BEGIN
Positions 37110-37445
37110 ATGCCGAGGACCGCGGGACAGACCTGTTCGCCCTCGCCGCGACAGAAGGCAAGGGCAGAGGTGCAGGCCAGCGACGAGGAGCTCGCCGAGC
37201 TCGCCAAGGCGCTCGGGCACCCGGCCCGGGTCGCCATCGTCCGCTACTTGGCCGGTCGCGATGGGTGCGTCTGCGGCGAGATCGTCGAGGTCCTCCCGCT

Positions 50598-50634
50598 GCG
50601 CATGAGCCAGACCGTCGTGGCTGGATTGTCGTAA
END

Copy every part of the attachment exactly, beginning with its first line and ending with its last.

Positions 37110-37445
37110 ATGCCGAGGACCGCGGGACAGACCTGTTCGCCCTCGCCGCGACAGAAGGCAAGGGCAGAGGTGCAGGCCAGCGACGAGGAGCTCGCCGAGC
37201 TCGCCAAGGCGCTCGGGCACCCGGCCCGGGTCGCCATCGTCCGCTACTTGGCCGGTCGCGATGGGTGCGTCTGCGGCGAGATCGTCGAGGTCCTCCCGCT

Positions 50598-50634
50598 GCG
50601 CATGAGCCAGACCGTCGTGGCTGGATTGTCGTAA